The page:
Another story of which Lady Du Cane was very fond was of a woman in Tasmania who had been convicted of murdering her husband by giving him poisoned cake.. iThen Sir Charles Du Cane's Governorship came to an end Lady Du .Cane was. invited to suggest some act of clemency and she named the murderess as a. fit subject for clemency, no doubt as the result of her regular visits to the prison where she had found the convict " a quiet, well-behaved woman who used to sit in an .open yard knitting." The woman was set free on condition that she left Tasmania. Two or three years afterwards Lady Du Cane received a letter from her in America expressing her gratitude for Lady Du Cane's interest and kindness and lidding, " I am sure you will be interested to hear that: I am happily married." " I hope the man was happy too," Lady Du Cane used to end up pensively- " and was not fond of cake."

She was an insatiable reader. She never missed a new book of reminiscences, and one of the greatest delights of her friends was to hear her correcting the mistakes which she had discovered. The list of these hardly ever failed to be formidable. She was often urged to write her own reminiscences, but- she steadily refused, and this generation is the poorer for her modesty.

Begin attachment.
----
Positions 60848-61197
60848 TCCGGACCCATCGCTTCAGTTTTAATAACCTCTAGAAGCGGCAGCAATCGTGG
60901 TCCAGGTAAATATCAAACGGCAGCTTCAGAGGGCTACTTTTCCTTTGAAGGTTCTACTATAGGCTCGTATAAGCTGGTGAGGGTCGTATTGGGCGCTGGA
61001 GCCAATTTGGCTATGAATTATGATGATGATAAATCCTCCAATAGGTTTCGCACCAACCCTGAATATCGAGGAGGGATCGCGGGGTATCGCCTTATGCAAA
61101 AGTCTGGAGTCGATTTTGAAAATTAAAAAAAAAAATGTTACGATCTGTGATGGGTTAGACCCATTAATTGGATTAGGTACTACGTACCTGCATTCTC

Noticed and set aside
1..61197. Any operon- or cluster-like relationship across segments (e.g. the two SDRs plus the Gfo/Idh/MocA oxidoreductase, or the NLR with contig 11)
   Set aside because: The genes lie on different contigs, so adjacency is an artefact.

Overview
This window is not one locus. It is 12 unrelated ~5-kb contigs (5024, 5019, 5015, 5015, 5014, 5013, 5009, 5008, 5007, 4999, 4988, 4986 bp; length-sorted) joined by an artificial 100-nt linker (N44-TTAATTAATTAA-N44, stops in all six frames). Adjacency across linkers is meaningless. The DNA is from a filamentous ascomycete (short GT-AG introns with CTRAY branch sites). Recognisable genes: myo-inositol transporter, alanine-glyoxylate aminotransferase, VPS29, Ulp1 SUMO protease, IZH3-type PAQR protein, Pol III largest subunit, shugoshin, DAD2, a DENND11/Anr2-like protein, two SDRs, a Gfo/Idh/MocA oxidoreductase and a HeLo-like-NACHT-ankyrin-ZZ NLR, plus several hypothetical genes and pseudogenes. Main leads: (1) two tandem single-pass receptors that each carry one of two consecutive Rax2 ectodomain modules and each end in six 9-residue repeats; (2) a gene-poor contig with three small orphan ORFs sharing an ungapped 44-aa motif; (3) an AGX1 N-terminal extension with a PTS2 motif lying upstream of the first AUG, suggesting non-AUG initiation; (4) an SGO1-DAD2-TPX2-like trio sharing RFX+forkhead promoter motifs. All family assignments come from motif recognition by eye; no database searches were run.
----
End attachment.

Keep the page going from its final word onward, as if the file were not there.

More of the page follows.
During the past four years she suffered severely from her eyes, and the inability to read except for a few minutes . at a time was one of her chief sorrows. Her failing eye- sight also spoiled her full enjoyment of her garden. As a gardener she had a just reputation for knowledge and taste. Her 'end was sudden, not unkindly and not inappropriate, for she fell dead in her beautiful rock garden.

Apart from the infirmities of her old age which I har=e mentioned she had known no illness. Her physiCal strength matched the unfailing vigour of her mind. When she was seventy years old she would walk upstairs with a speed and elasticity which not only astounded but sometimes put out of conceit people who were thirty years_ younger than this triumphant Victorian lady.

Apart from her love of books and gardens she had a considerable technical knowledge of furniture, but her greatest interest of all was in people. If anyone with whom she came in contact needed help, particularly an -" appointment " or an opportunity of work, she would pursue the matter without rest. " Surely stme- thing can be clone ! " she would exclaim. " It ought to be qu'te simplo! "—her extreme kindheartedness tram- porting bodily into these difficult days her girlhood's sense that what the. daughter of the great. Lord Chan- cellor wished ought to be as good as done.